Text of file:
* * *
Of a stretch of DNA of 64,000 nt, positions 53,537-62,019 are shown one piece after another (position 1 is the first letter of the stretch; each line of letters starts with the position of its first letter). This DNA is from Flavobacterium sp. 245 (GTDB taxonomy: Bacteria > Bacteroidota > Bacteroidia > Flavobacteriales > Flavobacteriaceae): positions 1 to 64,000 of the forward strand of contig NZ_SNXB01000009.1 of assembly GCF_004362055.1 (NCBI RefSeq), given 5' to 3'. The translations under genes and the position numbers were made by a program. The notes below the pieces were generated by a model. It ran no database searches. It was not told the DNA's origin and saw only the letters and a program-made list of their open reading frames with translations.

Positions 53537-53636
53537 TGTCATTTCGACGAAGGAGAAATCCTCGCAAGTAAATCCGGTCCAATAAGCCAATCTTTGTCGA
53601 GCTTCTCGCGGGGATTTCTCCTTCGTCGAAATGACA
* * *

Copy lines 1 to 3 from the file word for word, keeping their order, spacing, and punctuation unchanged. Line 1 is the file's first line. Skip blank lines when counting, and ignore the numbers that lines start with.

Of a stretch of DNA of 64,000 nt, positions 53,537-62,019 are shown one piece after another (position 1 is the first letter of the stretch; each line of letters starts with the position of its first letter). This DNA is from Flavobacterium sp. 245 (GTDB taxonomy: Bacteria > Bacteroidota > Bacteroidia > Flavobacteriales > Flavobacteriaceae): positions 1 to 64,000 of the forward strand of contig NZ_SNXB01000009.1 of assembly GCF_004362055.1 (NCBI RefSeq), given 5' to 3'. The translations under genes and the position numbers were made by a program. The notes below the pieces were generated by a model. It ran no database searches. It was not told the DNA's origin and saw only the letters and a program-made list of their open reading frames with translations.

Positions 53537-53636
53537 TGTCATTTCGACGAAGGAGAAATCCTCGCAAGTAAATCCGGTCCAATAAGCCAATCTTTGTCGA